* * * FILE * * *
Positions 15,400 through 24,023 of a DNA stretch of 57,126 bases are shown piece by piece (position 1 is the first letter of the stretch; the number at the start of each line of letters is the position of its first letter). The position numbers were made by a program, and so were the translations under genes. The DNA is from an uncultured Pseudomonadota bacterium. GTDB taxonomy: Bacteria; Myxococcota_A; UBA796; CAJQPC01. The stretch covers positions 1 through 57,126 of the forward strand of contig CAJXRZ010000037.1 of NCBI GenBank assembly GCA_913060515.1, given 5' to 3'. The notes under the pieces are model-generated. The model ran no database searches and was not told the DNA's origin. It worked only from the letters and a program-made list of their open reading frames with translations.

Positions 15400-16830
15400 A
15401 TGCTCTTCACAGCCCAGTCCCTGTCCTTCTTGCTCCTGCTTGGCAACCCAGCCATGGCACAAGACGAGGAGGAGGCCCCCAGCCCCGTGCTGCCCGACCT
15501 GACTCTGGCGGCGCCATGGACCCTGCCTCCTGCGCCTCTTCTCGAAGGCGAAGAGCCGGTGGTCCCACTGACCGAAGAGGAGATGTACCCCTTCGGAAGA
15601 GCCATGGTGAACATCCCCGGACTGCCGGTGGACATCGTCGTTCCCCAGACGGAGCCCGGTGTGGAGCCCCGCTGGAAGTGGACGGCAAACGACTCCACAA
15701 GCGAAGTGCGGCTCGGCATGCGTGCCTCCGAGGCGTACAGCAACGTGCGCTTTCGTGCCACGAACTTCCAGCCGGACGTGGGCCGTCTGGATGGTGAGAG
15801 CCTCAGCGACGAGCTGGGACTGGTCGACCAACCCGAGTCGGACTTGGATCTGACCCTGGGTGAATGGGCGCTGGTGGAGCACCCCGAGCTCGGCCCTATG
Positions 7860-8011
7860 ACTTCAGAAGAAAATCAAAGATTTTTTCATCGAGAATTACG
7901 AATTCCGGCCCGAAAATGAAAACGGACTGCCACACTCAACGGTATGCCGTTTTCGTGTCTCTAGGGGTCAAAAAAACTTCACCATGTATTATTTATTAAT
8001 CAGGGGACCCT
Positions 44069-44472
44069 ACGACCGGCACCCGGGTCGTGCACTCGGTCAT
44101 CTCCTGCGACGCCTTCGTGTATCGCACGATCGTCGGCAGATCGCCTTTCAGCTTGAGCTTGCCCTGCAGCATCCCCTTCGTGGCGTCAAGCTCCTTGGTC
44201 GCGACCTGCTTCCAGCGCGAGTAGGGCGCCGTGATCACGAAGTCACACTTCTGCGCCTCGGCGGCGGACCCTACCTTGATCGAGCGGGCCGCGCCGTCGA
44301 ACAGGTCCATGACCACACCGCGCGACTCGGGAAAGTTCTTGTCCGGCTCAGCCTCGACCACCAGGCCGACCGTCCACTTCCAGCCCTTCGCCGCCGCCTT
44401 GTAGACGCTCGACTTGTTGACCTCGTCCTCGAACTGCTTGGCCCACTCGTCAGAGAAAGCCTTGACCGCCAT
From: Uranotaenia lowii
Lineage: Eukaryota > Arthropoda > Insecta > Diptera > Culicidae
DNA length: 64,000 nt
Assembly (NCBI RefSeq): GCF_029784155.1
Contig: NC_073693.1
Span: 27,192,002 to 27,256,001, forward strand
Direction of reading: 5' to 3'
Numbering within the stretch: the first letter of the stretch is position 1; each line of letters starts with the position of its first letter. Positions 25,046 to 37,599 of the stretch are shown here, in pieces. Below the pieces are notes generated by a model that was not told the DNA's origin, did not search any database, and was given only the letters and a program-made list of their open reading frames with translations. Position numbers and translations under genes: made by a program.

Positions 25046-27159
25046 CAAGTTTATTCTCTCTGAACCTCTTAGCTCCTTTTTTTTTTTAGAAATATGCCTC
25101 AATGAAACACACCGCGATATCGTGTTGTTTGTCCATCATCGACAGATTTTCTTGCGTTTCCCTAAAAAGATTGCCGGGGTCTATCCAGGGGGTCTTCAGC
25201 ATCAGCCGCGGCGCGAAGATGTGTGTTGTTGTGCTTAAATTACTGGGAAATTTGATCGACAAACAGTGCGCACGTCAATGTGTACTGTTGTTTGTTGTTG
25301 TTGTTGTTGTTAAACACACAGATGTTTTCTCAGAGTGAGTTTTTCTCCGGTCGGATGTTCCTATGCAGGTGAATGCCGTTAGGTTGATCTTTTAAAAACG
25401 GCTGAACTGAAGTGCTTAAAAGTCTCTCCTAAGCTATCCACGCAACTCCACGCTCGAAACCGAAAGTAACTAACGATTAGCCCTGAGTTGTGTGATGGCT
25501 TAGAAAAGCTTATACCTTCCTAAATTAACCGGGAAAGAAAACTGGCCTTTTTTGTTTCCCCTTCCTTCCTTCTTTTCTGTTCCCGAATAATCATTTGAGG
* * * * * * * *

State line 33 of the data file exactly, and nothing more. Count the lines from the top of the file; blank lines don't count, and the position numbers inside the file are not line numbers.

25501 TAGAAAAGCTTATACCTTCCTAAATTAACCGGGAAAGAAAACTGGCCTTTTTTGTTTCCCCTTCCTTCCTTCTTTTCTGTTCCCGAATAATCATTTGAGG